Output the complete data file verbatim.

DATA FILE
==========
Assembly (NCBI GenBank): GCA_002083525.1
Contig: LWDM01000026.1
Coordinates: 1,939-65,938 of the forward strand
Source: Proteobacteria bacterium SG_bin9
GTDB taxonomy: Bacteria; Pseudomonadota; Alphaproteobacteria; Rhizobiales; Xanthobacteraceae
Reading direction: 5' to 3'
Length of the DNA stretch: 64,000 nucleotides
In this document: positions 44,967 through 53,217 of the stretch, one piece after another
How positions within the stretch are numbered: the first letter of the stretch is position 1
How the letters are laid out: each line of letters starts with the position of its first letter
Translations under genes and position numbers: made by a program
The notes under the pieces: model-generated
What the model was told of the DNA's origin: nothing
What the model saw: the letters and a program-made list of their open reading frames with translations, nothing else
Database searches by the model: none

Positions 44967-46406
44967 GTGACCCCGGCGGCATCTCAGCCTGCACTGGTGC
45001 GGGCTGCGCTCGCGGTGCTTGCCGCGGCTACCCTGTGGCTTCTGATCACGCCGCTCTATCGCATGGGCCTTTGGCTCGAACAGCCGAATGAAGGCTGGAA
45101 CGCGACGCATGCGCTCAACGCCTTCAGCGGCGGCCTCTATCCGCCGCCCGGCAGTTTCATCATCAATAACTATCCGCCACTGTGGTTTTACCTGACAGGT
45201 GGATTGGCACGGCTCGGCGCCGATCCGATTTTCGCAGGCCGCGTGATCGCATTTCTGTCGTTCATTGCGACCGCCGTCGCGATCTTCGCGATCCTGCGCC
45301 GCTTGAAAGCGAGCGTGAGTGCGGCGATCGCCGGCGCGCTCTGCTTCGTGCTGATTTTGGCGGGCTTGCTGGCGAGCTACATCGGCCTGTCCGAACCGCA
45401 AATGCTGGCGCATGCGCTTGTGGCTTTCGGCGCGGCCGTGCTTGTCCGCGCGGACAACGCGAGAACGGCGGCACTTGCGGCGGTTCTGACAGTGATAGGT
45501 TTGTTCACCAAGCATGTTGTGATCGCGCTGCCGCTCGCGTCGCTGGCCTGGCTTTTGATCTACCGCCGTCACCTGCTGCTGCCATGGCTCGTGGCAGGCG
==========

Assembly (NCBI GenBank): GCA_002083525.1
Contig: LWDM01000026.1
Coordinates: 1,939-65,938 of the forward strand
Source: Proteobacteria bacterium SG_bin9
GTDB taxonomy: Bacteria; Pseudomonadota; Alphaproteobacteria; Rhizobiales; Xanthobacteraceae
Reading direction: 5' to 3'
Length of the DNA stretch: 64,000 nucleotides
In this document: positions 44,967 through 53,217 of the stretch, one piece after another
How positions within the stretch are numbered: the first letter of the stretch is position 1
How the letters are laid out: each line of letters starts with the position of its first letter
Translations under genes and position numbers: made by a program
The notes under the pieces: model-generated
What the model was told of the DNA's origin: nothing
What the model saw: the letters and a program-made list of their open reading frames with translations, nothing else
Database searches by the model: none

Positions 44967-46406
44967 GTGACCCCGGCGGCATCTCAGCCTGCACTGGTGC
45001 GGGCTGCGCTCGCGGTGCTTGCCGCGGCTACCCTGTGGCTTCTGATCACGCCGCTCTATCGCATGGGCCTTTGGCTCGAACAGCCGAATGAAGGCTGGAA
45101 CGCGACGCATGCGCTCAACGCCTTCAGCGGCGGCCTCTATCCGCCGCCCGGCAGTTTCATCATCAATAACTATCCGCCACTGTGGTTTTACCTGACAGGT
45201 GGATTGGCACGGCTCGGCGCCGATCCGATTTTCGCAGGCCGCGTGATCGCATTTCTGTCGTTCATTGCGACCGCCGTCGCGATCTTCGCGATCCTGCGCC
45301 GCTTGAAAGCGAGCGTGAGTGCGGCGATCGCCGGCGCGCTCTGCTTCGTGCTGATTTTGGCGGGCTTGCTGGCGAGCTACATCGGCCTGTCCGAACCGCA
45401 AATGCTGGCGCATGCGCTTGTGGCTTTCGGCGCGGCCGTGCTTGTCCGCGCGGACAACGCGAGAACGGCGGCACTTGCGGCGGTTCTGACAGTGATAGGT
45501 TTGTTCACCAAGCATGTTGTGATCGCGCTGCCGCTCGCGTCGCTGGCCTGGCTTTTGATCTACCGCCGTCACCTGCTGCTGCCATGGCTCGTGGCAGGCG